Dear community members,

In this article, I shall reveal my winning strategies used in fundamental analysis contest. I hope you will also gain some insights on approaching trading from fundamental analysis perspective.I am a regular participant in the Fundamental Analysis contest. I have won many prizes. You can see my contest performance below.


So, let's begin !!!

(1) Knowing the big picture from current bias of central banks

My first strategy is based on deciphering current bias of central banks which will help you in correctly assessing the outcome of many economic indicators.

But firstly, let us understand the impact of central banks on currency exchange rates. Currency exchange & interest rates are highly correlated to each other. By controlling interest rates, central banks can control both inflation & exchange rate levels. Higher interest rates offer lenders a higher return relative to other economies of the world. Therefore, higher interest rates attract external foreign capital & cause the currency exchange rate to rise. The opposite relationship exists for decreasing interest rates - that is, lower interest rates tend to decrease exchange rates due to flight of external foreign capital.

Below is a snapshot of prevailing interest rates for various economies -



This strategy provides an edge over other participants in the contest. Let us put this strategy to work for current market conditions.

>> Bank of England : We continue to expect a rate hike in the early 2016, but firmer wage growth will need to emerge in the next few months if the BoE is going to raise rates this year. So, current short term bias is BULLISH.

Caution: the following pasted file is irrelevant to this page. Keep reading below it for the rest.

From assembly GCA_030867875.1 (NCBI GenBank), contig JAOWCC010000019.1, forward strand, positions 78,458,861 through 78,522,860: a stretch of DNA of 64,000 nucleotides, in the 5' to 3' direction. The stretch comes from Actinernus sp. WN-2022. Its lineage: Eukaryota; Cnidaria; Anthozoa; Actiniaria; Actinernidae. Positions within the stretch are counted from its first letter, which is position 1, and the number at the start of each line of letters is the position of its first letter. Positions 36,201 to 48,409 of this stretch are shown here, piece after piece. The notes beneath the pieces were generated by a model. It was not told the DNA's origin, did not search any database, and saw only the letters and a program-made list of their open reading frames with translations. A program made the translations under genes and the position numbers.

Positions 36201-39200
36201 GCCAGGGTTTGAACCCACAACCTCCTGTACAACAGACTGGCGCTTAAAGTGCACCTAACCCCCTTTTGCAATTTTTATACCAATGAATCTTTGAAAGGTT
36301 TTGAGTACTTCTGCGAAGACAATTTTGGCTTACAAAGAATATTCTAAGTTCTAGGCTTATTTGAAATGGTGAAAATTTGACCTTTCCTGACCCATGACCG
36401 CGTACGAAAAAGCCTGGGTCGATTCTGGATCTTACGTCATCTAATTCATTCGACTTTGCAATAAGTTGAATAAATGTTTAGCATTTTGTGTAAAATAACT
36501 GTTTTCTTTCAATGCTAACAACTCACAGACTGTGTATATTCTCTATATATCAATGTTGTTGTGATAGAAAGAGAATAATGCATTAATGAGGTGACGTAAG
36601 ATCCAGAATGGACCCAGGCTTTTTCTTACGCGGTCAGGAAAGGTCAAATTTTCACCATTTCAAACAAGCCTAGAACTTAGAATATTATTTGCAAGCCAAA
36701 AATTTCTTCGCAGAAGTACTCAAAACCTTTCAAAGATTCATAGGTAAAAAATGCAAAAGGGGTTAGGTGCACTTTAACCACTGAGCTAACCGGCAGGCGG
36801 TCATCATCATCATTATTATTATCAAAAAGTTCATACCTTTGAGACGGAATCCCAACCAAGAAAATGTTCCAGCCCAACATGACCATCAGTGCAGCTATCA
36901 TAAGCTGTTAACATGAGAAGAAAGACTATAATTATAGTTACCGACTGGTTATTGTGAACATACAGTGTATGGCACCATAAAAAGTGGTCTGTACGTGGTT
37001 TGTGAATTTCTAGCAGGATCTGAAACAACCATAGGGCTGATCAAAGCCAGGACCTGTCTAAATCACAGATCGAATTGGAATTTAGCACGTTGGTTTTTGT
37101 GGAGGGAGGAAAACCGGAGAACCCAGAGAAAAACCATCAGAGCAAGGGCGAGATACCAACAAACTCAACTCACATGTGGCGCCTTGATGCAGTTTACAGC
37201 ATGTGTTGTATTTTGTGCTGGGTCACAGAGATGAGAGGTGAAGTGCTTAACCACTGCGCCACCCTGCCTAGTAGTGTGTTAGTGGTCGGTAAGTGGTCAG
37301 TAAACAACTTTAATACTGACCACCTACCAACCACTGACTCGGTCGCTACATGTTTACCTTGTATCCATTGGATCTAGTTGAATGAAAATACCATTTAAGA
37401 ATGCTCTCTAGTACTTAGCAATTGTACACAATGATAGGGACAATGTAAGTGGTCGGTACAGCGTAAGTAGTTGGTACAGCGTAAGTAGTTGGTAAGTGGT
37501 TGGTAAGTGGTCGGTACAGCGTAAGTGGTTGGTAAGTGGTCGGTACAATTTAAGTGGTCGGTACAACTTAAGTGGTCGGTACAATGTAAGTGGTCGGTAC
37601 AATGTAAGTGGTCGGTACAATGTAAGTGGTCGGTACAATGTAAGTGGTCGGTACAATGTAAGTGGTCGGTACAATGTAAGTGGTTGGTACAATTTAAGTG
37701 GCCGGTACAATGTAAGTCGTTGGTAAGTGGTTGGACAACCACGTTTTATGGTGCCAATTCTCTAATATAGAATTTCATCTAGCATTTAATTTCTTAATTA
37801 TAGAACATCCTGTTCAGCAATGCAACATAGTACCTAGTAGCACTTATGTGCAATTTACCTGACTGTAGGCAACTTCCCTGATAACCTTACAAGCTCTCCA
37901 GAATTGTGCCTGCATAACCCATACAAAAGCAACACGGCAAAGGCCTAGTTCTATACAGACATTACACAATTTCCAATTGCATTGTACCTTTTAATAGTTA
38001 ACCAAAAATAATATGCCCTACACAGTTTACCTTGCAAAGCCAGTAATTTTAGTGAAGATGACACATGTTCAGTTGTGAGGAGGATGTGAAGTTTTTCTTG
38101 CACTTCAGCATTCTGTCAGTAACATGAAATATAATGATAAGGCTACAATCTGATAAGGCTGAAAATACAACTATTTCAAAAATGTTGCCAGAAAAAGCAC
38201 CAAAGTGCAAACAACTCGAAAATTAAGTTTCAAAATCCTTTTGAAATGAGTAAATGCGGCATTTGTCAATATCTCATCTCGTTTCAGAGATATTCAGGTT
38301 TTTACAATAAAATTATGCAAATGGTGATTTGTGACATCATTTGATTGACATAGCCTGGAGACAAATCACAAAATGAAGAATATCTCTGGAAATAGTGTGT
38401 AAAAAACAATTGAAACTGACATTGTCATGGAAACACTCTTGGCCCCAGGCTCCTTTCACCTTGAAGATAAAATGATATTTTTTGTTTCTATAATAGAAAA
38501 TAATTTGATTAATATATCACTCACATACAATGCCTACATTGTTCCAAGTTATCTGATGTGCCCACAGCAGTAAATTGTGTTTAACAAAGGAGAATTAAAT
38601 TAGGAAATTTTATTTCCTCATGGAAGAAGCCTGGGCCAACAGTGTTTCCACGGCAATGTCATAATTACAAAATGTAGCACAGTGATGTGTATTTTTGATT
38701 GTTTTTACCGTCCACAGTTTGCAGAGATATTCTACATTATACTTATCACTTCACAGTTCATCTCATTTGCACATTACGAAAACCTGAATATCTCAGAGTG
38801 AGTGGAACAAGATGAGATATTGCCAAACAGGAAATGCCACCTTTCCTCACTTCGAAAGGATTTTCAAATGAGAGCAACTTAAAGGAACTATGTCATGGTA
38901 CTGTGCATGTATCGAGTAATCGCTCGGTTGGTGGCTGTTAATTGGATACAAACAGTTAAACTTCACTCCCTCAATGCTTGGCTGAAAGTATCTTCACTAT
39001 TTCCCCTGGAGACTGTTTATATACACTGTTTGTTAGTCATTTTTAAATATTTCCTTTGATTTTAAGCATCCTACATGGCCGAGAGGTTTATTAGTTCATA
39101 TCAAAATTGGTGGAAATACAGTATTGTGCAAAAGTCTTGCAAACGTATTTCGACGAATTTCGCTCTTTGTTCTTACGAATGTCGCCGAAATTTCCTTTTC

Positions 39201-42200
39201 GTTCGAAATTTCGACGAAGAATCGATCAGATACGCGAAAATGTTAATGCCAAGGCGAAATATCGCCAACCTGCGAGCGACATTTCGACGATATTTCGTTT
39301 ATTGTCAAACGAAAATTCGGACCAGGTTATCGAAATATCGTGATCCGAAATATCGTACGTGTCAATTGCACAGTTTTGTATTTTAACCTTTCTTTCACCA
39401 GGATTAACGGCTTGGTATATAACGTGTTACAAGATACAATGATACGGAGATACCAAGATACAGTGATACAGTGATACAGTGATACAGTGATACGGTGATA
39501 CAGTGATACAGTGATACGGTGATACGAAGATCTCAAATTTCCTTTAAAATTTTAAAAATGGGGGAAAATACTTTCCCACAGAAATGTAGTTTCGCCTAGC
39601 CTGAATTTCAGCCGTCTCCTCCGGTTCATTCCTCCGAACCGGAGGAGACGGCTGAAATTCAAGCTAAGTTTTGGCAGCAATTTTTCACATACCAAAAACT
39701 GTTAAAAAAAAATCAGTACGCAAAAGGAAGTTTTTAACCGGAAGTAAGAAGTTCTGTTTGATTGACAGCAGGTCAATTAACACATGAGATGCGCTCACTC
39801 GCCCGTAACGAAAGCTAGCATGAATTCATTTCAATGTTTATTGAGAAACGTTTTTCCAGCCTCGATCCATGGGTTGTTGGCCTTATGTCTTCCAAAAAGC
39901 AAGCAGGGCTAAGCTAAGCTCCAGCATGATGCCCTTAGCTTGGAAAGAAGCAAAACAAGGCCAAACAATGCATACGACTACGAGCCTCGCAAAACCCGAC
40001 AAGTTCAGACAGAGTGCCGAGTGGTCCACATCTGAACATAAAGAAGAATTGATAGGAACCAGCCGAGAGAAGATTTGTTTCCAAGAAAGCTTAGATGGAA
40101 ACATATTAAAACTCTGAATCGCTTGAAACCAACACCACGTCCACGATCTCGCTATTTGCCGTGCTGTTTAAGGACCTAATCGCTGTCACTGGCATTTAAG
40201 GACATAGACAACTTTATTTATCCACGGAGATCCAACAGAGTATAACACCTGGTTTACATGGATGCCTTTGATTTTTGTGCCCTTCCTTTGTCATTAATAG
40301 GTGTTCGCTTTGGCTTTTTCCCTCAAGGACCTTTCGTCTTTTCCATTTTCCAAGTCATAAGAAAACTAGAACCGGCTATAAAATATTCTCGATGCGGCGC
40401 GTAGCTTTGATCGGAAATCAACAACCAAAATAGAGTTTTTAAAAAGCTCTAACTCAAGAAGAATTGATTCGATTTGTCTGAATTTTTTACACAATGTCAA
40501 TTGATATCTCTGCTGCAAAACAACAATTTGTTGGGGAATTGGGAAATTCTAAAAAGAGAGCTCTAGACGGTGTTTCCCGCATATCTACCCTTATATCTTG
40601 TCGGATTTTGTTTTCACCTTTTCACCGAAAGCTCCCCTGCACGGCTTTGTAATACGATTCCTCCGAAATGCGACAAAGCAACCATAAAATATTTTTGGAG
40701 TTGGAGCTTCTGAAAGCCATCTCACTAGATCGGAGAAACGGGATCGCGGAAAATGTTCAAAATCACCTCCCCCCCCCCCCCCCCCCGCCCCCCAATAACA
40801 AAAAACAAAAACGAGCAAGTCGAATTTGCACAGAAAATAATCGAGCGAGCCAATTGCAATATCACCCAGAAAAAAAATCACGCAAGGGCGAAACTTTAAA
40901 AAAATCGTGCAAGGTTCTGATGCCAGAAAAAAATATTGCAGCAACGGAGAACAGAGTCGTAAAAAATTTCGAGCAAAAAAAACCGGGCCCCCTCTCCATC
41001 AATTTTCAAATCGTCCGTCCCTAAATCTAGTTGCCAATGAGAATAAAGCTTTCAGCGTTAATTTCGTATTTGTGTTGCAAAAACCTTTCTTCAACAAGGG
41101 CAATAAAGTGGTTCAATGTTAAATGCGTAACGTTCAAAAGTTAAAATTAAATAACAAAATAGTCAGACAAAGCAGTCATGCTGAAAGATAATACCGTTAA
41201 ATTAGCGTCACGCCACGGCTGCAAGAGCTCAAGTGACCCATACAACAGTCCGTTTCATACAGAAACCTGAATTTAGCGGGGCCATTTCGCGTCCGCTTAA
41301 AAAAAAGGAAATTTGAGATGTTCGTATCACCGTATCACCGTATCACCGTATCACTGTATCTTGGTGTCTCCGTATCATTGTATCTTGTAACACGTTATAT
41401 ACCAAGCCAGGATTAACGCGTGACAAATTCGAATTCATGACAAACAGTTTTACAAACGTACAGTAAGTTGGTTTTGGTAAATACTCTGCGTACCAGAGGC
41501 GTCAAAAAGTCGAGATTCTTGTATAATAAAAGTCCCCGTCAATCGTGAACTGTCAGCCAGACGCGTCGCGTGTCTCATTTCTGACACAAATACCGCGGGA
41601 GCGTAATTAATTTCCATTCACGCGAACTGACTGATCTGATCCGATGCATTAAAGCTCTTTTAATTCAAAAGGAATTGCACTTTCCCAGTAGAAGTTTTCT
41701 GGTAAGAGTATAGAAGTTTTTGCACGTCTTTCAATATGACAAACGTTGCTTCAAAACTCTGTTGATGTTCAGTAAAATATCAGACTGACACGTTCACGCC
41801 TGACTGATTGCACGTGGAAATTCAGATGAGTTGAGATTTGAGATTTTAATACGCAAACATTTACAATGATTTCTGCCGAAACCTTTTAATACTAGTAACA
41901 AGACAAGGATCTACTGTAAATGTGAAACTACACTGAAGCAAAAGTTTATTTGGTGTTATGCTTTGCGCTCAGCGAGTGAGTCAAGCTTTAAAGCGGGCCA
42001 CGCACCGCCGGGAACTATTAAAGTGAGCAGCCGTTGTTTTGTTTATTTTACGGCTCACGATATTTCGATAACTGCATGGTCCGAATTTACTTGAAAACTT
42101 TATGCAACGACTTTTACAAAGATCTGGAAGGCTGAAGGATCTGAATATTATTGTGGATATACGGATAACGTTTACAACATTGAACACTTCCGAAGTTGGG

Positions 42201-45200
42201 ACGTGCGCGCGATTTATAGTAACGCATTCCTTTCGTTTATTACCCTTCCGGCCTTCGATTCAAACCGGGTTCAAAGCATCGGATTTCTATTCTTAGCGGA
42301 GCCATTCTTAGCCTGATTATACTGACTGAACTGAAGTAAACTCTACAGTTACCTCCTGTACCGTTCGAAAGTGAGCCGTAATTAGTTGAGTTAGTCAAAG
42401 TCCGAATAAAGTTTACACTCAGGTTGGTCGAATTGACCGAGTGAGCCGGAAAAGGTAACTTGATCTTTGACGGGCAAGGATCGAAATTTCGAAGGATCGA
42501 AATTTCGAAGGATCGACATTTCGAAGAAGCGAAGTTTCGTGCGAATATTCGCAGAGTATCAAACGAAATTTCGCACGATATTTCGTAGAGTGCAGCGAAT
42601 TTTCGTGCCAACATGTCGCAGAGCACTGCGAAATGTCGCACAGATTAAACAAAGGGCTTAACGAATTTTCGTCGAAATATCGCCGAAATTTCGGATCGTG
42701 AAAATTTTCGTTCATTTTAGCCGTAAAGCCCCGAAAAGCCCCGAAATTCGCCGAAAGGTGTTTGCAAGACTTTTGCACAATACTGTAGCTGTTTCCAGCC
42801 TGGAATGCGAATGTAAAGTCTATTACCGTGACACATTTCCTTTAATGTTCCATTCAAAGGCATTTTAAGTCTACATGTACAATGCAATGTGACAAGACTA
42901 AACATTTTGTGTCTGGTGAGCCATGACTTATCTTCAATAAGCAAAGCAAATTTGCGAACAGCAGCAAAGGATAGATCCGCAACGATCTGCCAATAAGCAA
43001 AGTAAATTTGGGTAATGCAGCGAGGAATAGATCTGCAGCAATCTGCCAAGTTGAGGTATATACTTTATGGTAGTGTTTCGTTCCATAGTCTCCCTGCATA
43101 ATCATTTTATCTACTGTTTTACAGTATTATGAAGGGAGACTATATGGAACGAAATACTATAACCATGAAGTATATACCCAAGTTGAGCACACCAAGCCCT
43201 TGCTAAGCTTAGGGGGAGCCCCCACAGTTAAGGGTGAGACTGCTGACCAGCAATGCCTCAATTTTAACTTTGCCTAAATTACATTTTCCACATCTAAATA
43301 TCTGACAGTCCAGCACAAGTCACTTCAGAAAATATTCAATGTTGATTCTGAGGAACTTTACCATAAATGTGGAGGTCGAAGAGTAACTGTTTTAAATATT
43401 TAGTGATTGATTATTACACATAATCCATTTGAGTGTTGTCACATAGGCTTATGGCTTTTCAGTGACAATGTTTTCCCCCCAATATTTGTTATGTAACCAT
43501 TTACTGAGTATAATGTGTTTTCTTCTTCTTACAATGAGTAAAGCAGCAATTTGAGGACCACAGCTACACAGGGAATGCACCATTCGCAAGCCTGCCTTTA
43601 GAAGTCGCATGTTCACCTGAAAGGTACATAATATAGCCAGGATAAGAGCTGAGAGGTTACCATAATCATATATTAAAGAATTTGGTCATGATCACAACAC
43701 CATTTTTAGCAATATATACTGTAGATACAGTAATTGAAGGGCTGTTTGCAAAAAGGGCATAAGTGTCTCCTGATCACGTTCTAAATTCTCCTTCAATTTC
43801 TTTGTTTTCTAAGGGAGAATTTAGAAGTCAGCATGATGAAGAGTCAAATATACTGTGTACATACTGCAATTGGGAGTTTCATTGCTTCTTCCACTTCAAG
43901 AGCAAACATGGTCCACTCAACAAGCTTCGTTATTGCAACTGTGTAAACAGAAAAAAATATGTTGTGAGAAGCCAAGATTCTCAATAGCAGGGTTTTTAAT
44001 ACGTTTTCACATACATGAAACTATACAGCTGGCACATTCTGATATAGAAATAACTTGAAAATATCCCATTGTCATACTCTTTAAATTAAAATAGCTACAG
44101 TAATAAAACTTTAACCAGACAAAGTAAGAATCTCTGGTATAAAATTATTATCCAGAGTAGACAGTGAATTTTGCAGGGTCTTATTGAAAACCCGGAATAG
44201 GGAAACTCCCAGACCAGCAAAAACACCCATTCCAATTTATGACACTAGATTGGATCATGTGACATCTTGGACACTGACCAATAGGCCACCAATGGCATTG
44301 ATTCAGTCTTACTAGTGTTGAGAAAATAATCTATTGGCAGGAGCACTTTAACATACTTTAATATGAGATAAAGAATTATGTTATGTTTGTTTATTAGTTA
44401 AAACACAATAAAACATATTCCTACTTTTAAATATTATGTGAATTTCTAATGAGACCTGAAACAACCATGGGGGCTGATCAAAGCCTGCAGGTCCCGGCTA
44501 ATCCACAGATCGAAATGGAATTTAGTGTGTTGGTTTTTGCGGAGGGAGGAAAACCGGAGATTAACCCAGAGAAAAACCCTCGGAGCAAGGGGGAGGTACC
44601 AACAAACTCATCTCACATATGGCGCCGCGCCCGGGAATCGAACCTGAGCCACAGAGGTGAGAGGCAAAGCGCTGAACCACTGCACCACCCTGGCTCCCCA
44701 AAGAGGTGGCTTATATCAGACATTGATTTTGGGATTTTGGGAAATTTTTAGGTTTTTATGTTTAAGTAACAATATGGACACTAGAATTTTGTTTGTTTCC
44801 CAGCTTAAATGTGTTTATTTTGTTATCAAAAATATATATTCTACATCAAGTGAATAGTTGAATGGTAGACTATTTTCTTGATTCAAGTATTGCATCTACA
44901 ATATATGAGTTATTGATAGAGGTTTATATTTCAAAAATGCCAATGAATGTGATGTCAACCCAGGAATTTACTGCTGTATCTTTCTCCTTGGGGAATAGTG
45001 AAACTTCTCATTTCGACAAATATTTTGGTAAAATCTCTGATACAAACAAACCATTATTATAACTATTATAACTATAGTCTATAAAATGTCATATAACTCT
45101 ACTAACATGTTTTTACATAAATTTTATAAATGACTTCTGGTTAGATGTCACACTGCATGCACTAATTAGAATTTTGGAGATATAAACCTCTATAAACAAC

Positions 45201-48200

>> Bank of Canada: Canadian dollar has been battered by a series of unexpectedly weak data points and a resultant rate cut from the central bank. The punishment is not over though. A wide current account deficit coupled with divergent monetary policies between the US and Canada will weigh on the loonie well into 2016. So, current short term bias is BEARISH.

>> Fed: Fed is expected to wait for confirmation that the Q1 slowdown was transitory before raising rates, thereby making a September liftoff the most likely scenario. So, current short term bias is BULLISH.

>> European Central Bank: A pickup in euro area credit growth shows that easier monetary policy is gaining traction; this should keep the ECB from altering the course of its stimulus plan. So, current short term bias is NEUTRAL-BEARISH.

>> Reserve Bank of Australia: RBA cut rates again in May but shifted to a neutral bias. We expect the RBA to pause to evaluate the effect of recent policy action before easing further toward the end of 2015. So, current short term bias is NEUTRAL.

>> Reserve Bank of New Zealand: RBNZ lowered interest rates for the first time in four years with 25 bps rate cut in June to boost inflation as growth slowed, setting aside the danger of igniting an Auckland housing bust. NZD has plunged toward a five-year low. So, current short term bias is BEARISH.

Moreover, using projections of interest rates and economic outlook for next quarter/next year will provide you more clarity in deciphering the big picture.


I hope that you liked the first strategy, I shall explain remaining strategies in the second part of this article series.

Cheers !!!
bharatholsa )))))
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